In a known vacuum toilet system designed for use aboard a ship, the rinse liquid valve opens, before the discharge valve opens, remains open while the discharge valve is open, and closes after the discharge valve has closed. In this system, minimizing the quantity of rinse liquid is not a major objective.
A preferred embodiment of the invention in a first aspect is a vacuum toilet system comprising a waste-receiving bowl defining an interior space for receiving waste material and having an outlet, a sewer pipe defining an interior space that can be placed at a pressure that is lower than that in the interior space of the waste-receiving bowl, a discharge valve connected between the outlet of the waste-receiving bowl and the sewer pipe for controlling passage of material between the waste-receiving bowl and the sewer pipe, and rinse means for controlling supply of rinse liquid to the waste-receiving bowl. Control means are connected to the discharge valve and to the rinse means and are responsive to a user stimulus to open and close the discharge valve in accordance with a predetermined cycle comprising an opening phase, an open phase and a closing phase, and to control the rinse means in such manner that rinse liquid is supplied during at least one of the opening phase and closing phase of the operating cycle of the discharge valve but substantially no rinse liquid is supplied while the discharge valve is closed or during the open phase of the operating cycle of the discharge valve.
A preferred embodiment of the invention in a second aspect is a method of operating a vacuum sewage system that comprises a waste-receiving bowl defining an interior space for receiving waste material and having an outlet, a sewer pipe defining an interior space that can be placed at a pressure that is lower than that in the interior space of the waste-receiving bowl, a discharge valve connected between the outlet of the waste-receiving bowl and the sewer pipe for controlling passage of material between the waste-receiving bowl and the sewer pipe, and rinse means for controlling supply of rinse liquid to the waste-receiving bowl. The method comprises operating the discharge valve in accordance with a predetermined operating cycle in response to a user stimulus, the operating cycle comprising an opening phase, an open phase and a closing phase, and operating the rinse means in such a manner that rinse liquid is supplied during at least one of the opening phase and the closing phase of the operating cycle of the discharge valve but substantially no rinse liquid is supplied while the discharge valve is closed or during the open phase of the operating cycle of the discharge valve.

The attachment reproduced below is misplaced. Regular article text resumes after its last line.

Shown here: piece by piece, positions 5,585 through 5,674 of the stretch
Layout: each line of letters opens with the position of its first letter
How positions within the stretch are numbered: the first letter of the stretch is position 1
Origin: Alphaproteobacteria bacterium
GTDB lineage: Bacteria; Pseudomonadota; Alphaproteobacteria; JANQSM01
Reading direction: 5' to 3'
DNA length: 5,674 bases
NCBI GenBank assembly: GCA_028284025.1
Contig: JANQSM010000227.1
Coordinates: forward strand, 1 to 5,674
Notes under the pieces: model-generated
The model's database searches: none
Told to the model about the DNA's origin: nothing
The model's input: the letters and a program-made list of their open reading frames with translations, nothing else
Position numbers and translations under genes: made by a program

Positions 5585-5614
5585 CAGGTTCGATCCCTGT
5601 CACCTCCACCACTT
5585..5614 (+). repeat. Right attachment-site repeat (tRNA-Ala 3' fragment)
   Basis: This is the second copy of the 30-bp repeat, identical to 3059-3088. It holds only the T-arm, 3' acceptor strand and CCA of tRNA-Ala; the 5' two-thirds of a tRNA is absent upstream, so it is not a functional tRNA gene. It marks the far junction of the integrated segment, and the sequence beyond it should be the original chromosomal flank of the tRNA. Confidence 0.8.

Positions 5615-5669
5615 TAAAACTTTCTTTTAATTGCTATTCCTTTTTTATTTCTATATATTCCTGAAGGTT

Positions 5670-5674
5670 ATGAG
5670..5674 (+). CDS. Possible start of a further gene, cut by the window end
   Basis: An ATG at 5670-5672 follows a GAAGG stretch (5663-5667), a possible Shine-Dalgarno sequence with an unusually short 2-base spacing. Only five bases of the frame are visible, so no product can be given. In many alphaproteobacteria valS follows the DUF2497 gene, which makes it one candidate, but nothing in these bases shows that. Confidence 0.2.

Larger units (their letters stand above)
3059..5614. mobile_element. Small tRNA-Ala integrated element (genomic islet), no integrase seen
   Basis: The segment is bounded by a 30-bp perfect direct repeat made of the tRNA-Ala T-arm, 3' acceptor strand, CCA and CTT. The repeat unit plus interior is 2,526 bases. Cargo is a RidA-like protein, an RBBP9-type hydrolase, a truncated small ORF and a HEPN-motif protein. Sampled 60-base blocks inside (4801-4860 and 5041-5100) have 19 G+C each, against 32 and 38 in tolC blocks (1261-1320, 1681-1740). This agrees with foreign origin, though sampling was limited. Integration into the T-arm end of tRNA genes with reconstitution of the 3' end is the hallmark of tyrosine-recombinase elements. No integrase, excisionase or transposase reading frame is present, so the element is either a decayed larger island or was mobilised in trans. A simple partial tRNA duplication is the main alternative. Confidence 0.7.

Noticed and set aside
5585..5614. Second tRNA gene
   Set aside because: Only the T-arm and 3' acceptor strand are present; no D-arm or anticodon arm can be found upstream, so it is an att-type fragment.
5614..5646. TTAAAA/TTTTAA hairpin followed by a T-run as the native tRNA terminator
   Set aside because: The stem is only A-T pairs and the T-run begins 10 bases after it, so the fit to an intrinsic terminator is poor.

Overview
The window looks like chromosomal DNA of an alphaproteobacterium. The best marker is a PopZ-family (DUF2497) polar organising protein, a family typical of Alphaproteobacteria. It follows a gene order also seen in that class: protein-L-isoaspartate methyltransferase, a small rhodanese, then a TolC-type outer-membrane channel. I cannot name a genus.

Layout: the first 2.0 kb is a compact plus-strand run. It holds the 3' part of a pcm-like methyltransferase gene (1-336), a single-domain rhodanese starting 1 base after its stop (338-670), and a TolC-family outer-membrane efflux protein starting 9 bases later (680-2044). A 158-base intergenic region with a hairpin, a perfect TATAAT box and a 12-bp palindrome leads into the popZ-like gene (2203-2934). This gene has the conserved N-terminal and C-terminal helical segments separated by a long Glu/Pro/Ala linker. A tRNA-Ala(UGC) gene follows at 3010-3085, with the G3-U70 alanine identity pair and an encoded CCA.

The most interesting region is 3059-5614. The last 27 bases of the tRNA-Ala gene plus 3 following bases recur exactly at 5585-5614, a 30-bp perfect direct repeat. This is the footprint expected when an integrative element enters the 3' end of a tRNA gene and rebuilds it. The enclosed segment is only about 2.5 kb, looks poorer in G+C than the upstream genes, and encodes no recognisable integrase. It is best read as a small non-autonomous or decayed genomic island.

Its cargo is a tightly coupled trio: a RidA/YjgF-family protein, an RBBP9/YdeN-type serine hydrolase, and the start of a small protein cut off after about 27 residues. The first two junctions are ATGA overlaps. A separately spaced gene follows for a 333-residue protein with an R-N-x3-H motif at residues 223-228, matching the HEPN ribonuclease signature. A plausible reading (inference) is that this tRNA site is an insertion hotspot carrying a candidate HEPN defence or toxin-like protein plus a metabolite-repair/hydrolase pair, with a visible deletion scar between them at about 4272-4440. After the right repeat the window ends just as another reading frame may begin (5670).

For a better understanding of the invention, and to show how the same may be carried into effect, reference will now be made, by way of example, to the accompanying drawings in which:
FIG. 1 is a diagrammatic illustration of part of a vacuum toilet system for an aircraft,
FIG. 2 is a timing diagram for illustrating operation of the FIG. 1 system, and
FIG. 3 is a timing diagram for illustrating operation of a modification of the FIG. 1 system.
The invention will now be described with reference to an aircraft, but it should be understood the application of the invention is not limited to aircraft. The invention can be used as well in other vehicles, in particular in ships, buses and trains and can also be used in stationary installations.
The vacuum toilet system that is partially illustrated in FIG. 1 is installed in a toilet compartment of an aircraft and includes a waste-receiving bowl 2 which defines an interior space for receiving waste material and has an outlet opening 4. The outlet opening is connected to one side of a discharge valve 6. The opposite side of the discharge valve is connected through a sewer pipe 7 to a waste tank 8. The discharge valve 6 controls flow of material from the bowl 2 to the pipe 7 and the waste tank 8. An electrically driven blower 10 has its suction side connected to the tank 8 by way of an exhaust duct 13 and has its pressure side connected to the ambient atmosphere. A duct 14 provides communication between the interior of the tank 8 and the ambient atmosphere, subject to the action of a check valve 15, which ensures that the pressure in the tank cannot exceed the ambient pressure except by a threshold amount required to open the valve 15. The tank is also provided with a valve 12 or similar means for emptying the tank.